Midgeley, BC (Photo by Steve Ogle)

Midgeley, BC (Photo by Steve Ogle)

Midgeley Conservation Area

Midgeley, BC (Photo by Steve Ogle)

Midgeley, BC (Photo by Steve Ogle)

The Midgeley Conservation Area is the newest addition to the Nature Conservancy of Canada's (NCC's) wildlife corridor initiative in southeastern British Columbia. The project aims to make it easier for an isolated population of grizzlies to connect with a larger bear population to the east.

The initiative targets lands in the Creston Valley that are frequently used by an at-risk population of grizzly bears to move between the Selkirk and Purcell mountains. The corridor is aptly named the Frog Bear Conservation Corridor for the two important species that will benefit from these conservation efforts: grizzly bear and northern leopard frog. So far four properties have been conserved as part of the corridor project.

Ecological significance

Connecting the threatened South Selkirk grizzly bears with the larger grizzly population to the east is critical to the long-term prospects for this species in this corner of the province. Biologists have identified the lands being conserved as key areas used by bears as they move through the valley.

Midgeley is a 65-hectare (162-acre) Douglas-fir forest. The property is located on the western edge of the valley, which serves as a gateway for bears moving down from the mountains. Located next to the Creston Valley Wildlife Management Area, the land was purchased from Creston-based Wynndel Box and Lumber.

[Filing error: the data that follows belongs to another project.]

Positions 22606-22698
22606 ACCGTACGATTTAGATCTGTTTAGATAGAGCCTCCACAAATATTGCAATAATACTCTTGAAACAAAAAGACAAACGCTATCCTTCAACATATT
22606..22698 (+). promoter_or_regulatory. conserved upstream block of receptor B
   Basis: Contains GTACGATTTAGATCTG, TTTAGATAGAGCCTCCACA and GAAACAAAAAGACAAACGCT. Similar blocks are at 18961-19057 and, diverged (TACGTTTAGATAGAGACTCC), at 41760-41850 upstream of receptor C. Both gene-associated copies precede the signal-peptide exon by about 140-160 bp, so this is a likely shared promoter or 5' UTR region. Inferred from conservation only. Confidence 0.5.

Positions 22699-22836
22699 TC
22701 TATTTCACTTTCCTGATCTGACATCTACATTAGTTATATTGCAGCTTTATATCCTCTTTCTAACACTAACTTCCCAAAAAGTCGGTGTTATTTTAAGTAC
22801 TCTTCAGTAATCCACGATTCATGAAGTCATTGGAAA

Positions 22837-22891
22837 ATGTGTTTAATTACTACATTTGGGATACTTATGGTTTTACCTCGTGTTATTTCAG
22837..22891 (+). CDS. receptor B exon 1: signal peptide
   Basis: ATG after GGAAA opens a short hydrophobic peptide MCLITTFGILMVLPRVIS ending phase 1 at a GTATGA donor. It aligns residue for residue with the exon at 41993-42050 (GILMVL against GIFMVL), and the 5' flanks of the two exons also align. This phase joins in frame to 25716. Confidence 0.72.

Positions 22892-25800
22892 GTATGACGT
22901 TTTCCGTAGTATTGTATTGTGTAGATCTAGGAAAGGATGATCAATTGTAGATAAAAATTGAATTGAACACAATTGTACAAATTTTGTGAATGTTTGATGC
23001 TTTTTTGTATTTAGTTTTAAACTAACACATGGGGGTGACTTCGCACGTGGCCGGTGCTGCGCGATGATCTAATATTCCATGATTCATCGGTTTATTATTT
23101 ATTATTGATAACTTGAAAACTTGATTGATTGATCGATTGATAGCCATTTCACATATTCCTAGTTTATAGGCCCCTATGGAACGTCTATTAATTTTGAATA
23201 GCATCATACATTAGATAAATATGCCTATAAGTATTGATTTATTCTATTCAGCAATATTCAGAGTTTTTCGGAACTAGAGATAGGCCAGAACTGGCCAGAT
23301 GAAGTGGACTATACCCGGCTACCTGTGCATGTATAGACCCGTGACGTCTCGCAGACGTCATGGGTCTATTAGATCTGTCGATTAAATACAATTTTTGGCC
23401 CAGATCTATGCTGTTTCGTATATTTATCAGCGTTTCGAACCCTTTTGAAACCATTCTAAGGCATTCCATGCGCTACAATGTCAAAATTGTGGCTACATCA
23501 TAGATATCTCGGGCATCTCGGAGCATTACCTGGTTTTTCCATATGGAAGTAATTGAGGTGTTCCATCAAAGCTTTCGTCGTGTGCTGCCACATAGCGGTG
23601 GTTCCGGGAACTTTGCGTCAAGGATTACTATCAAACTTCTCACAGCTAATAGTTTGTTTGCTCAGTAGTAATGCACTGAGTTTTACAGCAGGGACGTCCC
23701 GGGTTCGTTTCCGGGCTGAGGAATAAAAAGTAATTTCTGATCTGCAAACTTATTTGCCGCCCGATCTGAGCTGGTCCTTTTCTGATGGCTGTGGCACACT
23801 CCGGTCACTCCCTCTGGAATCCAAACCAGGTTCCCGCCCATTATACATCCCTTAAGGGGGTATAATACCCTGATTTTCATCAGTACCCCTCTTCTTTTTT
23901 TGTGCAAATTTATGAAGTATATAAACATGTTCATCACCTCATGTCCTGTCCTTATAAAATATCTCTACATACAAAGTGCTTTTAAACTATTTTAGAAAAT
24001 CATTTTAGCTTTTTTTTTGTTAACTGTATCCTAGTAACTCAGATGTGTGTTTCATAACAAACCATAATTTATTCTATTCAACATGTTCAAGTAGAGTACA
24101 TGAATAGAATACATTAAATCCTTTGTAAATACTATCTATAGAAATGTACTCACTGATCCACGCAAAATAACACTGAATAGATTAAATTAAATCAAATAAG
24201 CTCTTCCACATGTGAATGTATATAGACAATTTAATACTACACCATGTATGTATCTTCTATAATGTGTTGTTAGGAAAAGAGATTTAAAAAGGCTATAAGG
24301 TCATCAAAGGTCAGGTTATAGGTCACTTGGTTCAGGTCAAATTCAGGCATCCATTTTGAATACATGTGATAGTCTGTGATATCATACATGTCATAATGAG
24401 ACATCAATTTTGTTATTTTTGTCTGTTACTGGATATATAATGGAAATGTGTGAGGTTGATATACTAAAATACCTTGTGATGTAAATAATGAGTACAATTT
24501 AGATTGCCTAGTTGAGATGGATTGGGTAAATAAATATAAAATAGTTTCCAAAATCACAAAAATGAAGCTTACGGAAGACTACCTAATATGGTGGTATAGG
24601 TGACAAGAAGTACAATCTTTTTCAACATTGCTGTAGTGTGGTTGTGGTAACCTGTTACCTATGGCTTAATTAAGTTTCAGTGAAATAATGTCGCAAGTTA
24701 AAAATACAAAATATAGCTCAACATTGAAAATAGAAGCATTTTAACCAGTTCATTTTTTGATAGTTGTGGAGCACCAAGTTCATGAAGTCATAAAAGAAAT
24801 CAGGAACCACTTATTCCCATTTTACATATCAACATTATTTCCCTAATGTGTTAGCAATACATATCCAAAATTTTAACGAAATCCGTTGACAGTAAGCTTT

Wildlife habitat

The South Selkirk grizzly bear population is considered threatened, in large part because of being cut off from the larger bear population to the east in the Purcell Mountains. This valley is also the only known breeding location in BC for the endangered northern leopard frog.

A number of other rare species have been documented in the Creston Valley, including northern rubber boa, great blue heron, American bittern and western screech-owl.

Partners in conservation

The Yellowstone to Yukon Conservation Initiative (Y2Y) played a key role in this project. The joint U.S.-Canada organization works to ensure that wild animals are able to move through and around human communities and activities within the 1.3-square-kilometre Yellowstone to Yukon region. Y2Y provided half the purchase funds for the property. It also helped fund the research that identified the significance of this parcel.

Additional funding for the project came from TD Bank Group, through its TD Forests program, the Columbia Basin Trust, Fish and Wildlife Compensation Program, Donner Canadian Foundation and the Kootenay Conservation Program.

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